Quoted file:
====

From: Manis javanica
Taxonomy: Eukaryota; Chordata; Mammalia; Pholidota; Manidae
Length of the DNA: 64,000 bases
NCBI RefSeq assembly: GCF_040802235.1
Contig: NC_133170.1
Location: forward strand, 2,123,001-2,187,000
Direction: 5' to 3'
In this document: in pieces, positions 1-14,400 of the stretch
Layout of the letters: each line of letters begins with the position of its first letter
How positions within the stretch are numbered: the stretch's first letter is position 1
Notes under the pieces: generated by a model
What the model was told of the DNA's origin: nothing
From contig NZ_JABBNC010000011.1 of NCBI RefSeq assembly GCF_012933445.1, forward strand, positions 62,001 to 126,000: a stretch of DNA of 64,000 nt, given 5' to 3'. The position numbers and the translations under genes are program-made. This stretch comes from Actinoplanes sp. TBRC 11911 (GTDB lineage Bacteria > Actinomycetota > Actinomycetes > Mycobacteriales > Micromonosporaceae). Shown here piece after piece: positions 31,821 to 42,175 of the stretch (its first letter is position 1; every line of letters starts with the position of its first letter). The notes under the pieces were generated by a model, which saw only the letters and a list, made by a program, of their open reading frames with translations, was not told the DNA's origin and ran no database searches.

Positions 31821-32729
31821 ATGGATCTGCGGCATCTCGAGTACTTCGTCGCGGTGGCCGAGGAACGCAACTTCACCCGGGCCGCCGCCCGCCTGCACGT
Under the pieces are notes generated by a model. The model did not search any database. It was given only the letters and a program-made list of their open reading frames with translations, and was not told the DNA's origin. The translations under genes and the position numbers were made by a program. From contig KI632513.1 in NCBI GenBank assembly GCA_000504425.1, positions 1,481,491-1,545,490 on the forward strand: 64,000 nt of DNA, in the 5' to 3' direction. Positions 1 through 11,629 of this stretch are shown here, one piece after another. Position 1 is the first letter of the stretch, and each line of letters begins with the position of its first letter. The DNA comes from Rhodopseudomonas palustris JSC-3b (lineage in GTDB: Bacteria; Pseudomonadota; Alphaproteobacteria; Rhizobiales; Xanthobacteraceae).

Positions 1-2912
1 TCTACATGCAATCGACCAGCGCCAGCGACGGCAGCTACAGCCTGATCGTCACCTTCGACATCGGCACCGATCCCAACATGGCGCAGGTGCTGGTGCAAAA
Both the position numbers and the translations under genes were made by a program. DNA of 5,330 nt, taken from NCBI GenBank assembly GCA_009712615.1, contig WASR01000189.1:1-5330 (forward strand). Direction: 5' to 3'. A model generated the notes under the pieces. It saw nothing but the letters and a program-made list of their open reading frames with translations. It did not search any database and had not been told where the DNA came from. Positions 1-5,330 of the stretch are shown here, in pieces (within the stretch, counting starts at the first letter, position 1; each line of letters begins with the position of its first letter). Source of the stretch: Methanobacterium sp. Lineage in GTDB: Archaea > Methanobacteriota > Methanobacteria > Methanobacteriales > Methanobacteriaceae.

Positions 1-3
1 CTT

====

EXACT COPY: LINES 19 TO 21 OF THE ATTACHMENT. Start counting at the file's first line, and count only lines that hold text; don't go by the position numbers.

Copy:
Both the position numbers and the translations under genes were made by a program. DNA of 5,330 nt, taken from NCBI GenBank assembly GCA_009712615.1, contig WASR01000189.1:1-5330 (forward strand). Direction: 5' to 3'. A model generated the notes under the pieces. It saw nothing but the letters and a program-made list of their open reading frames with translations. It did not search any database and had not been told where the DNA came from. Positions 1-5,330 of the stretch are shown here, in pieces (within the stretch, counting starts at the first letter, position 1; each line of letters begins with the position of its first letter). Source of the stretch: Methanobacterium sp. Lineage in GTDB: Archaea > Methanobacteriota > Methanobacteria > Methanobacteriales > Methanobacteriaceae.

Positions 1-3
1 CTT